Issue 4-2022 small

19 July 2001 Edition

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The Irish Times - newspaper of record?

According to an article in the Irish Times this week, the turning point in Irish history in 1981 was not the decision of Thatcher to ignore the election of Bobby Sands in Fermanagh/South Tyrone and let him and his nine comrades die, nor the deaths of many other people in that tragic year of conflict, nor the national and international campaign of support for the prisoners.

No, according to Gregory Allen (Irish Times 17 July), it was the British Embassy riot and the Garda baton charge that was the real turning point in 1981. The deaths of the ten prisoners and all the momentous political consequences merit only an historical footnote, as in Gregory Allen's article. And, thankfully, the nation was saved from the ``psychological wounds'' not of the deaths that year but of the embarassment we would have suffered had the embassy actually been stormed!

On the many people indiscriminately batoned by the GardaĆ­ that day Allen has this to say: ``Innocent bystanders, who should have left the area as the riot reached its crescendo, were inevitably overrun in the baton charge.''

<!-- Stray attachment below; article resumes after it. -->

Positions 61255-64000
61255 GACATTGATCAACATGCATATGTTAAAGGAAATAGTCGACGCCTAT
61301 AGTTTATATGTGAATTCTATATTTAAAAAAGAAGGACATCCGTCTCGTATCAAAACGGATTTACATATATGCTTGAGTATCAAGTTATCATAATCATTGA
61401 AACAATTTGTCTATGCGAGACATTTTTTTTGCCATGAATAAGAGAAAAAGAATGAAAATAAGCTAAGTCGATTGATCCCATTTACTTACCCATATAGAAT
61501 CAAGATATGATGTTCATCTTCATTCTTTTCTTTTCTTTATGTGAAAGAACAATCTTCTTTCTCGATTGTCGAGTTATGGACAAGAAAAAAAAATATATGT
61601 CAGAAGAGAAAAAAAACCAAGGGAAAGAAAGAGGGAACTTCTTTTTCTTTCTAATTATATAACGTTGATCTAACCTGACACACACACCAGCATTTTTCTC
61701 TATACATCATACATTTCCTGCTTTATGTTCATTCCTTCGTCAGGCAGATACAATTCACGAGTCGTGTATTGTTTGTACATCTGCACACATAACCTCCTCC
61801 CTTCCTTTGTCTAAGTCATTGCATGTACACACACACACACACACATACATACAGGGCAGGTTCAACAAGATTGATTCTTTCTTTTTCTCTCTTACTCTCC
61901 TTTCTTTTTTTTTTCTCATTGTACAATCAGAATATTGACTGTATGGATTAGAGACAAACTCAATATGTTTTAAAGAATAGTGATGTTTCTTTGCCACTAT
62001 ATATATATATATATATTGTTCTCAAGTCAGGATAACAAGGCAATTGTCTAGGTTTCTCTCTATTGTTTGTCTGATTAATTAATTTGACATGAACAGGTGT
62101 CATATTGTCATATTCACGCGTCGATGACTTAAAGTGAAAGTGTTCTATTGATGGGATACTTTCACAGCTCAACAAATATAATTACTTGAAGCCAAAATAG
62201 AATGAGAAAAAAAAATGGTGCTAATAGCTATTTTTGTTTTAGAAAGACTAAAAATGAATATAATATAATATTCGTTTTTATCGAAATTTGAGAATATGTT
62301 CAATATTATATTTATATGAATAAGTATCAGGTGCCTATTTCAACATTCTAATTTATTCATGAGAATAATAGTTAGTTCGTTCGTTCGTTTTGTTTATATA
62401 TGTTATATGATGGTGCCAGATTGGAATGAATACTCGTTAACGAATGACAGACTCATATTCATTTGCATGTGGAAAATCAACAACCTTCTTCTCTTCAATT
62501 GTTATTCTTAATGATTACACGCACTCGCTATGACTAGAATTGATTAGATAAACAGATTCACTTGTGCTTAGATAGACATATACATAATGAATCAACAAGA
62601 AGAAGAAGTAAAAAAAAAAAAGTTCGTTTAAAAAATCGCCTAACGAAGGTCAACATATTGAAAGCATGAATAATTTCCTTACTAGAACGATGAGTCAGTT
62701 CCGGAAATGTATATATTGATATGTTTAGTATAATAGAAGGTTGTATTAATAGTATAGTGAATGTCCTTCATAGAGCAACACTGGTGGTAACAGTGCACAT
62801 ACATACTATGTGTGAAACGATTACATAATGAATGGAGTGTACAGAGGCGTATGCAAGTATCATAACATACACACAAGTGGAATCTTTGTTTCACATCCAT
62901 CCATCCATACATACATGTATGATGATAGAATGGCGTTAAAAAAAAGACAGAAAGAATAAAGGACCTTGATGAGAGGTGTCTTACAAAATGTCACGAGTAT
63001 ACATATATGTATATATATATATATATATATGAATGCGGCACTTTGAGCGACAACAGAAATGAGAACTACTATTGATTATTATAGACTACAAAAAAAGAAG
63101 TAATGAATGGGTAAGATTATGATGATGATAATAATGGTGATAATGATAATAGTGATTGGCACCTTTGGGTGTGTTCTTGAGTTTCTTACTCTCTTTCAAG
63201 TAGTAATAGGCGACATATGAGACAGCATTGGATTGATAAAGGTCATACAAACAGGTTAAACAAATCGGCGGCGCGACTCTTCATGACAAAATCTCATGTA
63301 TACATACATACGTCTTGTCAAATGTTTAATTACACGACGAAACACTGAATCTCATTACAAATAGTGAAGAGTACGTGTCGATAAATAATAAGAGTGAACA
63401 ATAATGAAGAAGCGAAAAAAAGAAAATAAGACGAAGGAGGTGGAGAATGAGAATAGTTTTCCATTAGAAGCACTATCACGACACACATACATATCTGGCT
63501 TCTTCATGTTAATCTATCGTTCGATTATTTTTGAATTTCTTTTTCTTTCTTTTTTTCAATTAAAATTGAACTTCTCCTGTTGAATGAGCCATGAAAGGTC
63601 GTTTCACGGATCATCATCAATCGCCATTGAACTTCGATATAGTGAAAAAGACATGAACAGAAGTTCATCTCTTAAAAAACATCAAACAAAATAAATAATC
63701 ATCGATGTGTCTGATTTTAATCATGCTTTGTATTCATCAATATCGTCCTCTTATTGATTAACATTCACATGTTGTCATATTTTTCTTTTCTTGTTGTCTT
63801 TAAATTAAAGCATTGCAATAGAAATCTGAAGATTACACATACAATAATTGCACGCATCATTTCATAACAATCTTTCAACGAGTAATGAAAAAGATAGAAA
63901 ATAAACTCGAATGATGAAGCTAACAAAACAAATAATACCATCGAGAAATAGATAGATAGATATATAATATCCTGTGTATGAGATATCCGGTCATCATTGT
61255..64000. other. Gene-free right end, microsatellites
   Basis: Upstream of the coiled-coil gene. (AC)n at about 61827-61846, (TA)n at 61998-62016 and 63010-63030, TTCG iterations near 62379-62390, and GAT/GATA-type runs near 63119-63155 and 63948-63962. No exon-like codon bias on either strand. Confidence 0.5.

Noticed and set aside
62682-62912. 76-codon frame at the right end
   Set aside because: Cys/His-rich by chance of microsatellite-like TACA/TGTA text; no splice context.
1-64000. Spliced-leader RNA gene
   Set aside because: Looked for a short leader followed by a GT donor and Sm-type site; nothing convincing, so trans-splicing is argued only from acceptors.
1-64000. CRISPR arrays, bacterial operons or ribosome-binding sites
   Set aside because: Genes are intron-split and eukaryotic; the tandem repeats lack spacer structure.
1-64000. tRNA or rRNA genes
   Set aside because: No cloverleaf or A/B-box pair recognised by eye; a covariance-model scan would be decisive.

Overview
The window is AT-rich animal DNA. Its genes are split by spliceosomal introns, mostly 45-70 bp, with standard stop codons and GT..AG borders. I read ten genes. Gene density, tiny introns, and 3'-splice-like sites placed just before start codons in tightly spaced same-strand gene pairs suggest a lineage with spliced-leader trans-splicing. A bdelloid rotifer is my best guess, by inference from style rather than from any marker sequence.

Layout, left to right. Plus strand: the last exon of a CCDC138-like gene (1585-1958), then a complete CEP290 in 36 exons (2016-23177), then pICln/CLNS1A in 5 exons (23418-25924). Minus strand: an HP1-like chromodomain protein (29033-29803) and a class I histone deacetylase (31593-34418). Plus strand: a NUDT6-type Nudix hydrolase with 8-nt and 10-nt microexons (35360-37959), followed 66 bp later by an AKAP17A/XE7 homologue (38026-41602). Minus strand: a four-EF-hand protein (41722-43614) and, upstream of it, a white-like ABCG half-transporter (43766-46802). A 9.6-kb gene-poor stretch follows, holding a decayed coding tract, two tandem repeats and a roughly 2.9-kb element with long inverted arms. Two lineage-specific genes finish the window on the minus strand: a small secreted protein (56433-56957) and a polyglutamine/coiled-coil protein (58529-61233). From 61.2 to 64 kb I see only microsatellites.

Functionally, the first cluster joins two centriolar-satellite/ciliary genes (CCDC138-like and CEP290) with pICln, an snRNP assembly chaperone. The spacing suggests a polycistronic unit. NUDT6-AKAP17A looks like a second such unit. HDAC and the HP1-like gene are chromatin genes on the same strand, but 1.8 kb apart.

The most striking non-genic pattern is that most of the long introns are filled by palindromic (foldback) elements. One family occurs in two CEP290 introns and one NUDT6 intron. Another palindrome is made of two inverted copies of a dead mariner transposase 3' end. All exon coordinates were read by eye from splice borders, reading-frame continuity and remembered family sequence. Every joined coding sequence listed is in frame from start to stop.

For ``overrun'' read ``savagely batoned''.

A detailed refutation of Allen's version of the 18 July events could be given but this would be to miss the point. The point is that, apart from a couple of articles earlier this year, the 20th anniversary of the hunger strikes has been ignored by the Irish Times. A newspaper which claims to be the paper of record, and which regularly carries historical pieces on all sorts of topics, chose to relegate this key event in modern Irish history. So far it has carried no major feature on the anniversary.

Then, to add insult to injury, we have this piece which, absurdly, places the ``splendid GardaĆ­'' of 18 July at the centre of events that year. This is the willful blindness of the Dublin 4 mentality, recalling events on its own hallowed turf, and relegating all else beyond the Pale.

It is a reminder of the importance of the work being carried out by 1981 committees throughout the country who are honouring the hunger strikers. That work must continue.


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